NEW YORK -- There's a way for consumers to put aside money to cover some of their health care and child care costs - and save on taxes.
It's done through flexible spending accounts, offered by three-quarters of the nation's largest companies and many smaller ones, too, according to a recent study by the Kaiser Family Foundation.
Most companies have enrollment periods for FSAs in the fall, with implementation effective Jan. 1.
The way FSAs work is that an employee agrees to set aside a specified amount of his or her salary - say, $1,000 for medical costs not covered by the employee's health insurance or $2,000 for child care expenses. Workers' taxable income is then reduced by that amount, saving them money at tax time.
"If you have out-of-pocket costs you're going to pay anyway, you can pay with pretax dollars," said Gary Claxton, a vice president at the Kaiser Family Foundation in Menlo Park, Calif. "That's not a trivial difference."
Claxton said workers not already enrolled in FSA programs should consider signing up now, especially since many companies are raising the copayments and deductibles families must cover when visiting doctors or buying prescription drugs. An FSA can be used to pay for both.
"Take a look, and if you're spending a few hundred dollars on prescription drugs or copays and deductibles, go ahead and take advantage of it," Claxton advised.
There's no federally set maximum on the health care accounts, but many companies set limits of $2,000 or $5,000, said Edward Pudlowski, a partner with Ernst & Young's human capital practice in Dallas.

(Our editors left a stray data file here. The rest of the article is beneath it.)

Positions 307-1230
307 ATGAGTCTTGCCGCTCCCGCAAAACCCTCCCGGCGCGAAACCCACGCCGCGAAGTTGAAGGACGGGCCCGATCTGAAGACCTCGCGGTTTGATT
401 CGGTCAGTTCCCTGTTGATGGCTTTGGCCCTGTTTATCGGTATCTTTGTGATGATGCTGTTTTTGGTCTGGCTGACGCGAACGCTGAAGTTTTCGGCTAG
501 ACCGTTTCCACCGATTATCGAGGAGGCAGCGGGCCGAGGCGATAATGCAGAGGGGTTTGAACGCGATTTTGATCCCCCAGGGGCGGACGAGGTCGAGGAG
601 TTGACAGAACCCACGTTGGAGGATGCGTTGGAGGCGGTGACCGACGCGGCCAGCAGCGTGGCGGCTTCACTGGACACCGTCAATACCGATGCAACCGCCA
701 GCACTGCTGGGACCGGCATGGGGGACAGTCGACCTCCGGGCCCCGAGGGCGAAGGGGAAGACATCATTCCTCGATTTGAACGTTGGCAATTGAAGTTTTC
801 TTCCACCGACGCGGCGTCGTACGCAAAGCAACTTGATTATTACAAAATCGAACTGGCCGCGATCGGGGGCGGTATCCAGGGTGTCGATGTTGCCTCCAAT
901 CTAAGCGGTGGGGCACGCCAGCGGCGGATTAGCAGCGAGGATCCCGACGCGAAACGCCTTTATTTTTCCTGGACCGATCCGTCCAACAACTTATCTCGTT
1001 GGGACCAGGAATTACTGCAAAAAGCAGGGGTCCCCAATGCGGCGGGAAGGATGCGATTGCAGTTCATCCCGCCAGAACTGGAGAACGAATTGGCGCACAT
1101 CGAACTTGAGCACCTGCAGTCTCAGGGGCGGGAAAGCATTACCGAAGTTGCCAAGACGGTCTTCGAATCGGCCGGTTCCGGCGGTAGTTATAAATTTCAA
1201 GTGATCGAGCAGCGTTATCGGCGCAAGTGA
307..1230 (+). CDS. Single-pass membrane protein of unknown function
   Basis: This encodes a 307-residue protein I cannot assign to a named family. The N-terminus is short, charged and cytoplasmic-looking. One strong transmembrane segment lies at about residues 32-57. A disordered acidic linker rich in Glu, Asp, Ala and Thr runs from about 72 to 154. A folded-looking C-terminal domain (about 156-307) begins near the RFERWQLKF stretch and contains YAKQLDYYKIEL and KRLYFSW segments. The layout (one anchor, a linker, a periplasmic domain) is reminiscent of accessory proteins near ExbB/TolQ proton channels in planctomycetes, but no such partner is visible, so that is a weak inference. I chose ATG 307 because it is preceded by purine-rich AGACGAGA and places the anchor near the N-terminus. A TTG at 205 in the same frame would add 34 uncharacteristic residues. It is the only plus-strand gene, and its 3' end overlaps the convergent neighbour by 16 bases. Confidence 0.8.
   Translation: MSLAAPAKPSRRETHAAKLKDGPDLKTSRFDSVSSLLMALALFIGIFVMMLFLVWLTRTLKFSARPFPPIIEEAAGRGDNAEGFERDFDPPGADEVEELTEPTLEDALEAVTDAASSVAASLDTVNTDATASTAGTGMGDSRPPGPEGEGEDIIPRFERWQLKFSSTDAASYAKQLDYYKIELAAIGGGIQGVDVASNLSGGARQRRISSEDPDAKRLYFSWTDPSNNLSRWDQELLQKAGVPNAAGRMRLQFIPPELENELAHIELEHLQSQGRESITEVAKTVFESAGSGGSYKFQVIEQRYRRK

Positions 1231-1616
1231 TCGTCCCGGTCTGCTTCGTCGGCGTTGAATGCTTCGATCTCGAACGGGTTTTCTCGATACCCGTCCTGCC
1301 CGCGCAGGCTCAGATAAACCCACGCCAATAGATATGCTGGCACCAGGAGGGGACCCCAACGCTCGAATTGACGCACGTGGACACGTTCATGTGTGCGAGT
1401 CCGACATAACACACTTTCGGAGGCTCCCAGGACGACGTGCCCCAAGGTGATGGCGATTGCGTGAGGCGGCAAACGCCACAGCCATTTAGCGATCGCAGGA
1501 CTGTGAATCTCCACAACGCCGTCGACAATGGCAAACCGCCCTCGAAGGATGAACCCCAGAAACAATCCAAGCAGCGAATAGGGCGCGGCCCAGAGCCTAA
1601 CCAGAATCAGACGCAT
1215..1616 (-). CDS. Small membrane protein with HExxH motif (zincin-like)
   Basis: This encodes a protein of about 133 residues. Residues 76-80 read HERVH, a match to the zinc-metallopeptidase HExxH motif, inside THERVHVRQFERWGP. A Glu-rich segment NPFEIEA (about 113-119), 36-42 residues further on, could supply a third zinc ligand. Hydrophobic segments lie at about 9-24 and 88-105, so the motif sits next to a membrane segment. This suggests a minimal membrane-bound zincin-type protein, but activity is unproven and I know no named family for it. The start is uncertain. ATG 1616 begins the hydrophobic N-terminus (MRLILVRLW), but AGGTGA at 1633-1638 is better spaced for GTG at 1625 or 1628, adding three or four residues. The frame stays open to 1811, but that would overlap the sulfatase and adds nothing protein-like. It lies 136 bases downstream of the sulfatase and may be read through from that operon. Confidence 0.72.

That's in part to protect employees from the government's "use it or lose it" rules, which require that employees forfeit any money left in FSA accounts at year's end.
The federal limit for dependent care accounts is $5,000, he said.
Not only can these accounts be used for daycare and preschool expenses for children, they also can be spent for a spouse who is physically or mentally incapacitated or for parents who live with an adult child and are financially dependent.
Pudlowski said that "many of our clients put together worksheets to help employees calculate how much they want to set aside."
New this year is that FSAs can be used not only to defray the cost of prescription drugs but also some nonprescription drugs, such as antacids, allergy medicines, pain relievers and cold medicine, said Bob D. Scharin, a tax attorney who edits the RIA's Practical Tax Strategies newsletter.
"The IRS said that one reason for changing their position is that so many drugs have been reclassified as nonprescription," Scharin said. For example, the widely used allergy medicine Claritin started selling over-the-counter last year, while Prilosec, an anti-ulcer medicine, became available without prescription earlier this year.
There remains some confusion, however, over what's covered, he said. Weight-loss products or vitamins probably aren't unless specifically prescribed by a doctor, he said.
"If consumers have questions, they should ask their plan administrator or human resources department," he said.
Scharin also pointed out that in addition to health care and dependent care flexible spending accounts, there are similar accounts for workers to use pretax dollars to cover transportation and parking costs.
These allow employees to allocate up to $100 each month for mass transit tickets or $190 a month for parking at work, and the funds can be held over month-to-month if they're not used up.
"They're not technically flexible spending accounts but from the consumers' point of view, the tax effect is the same," Scharin said.
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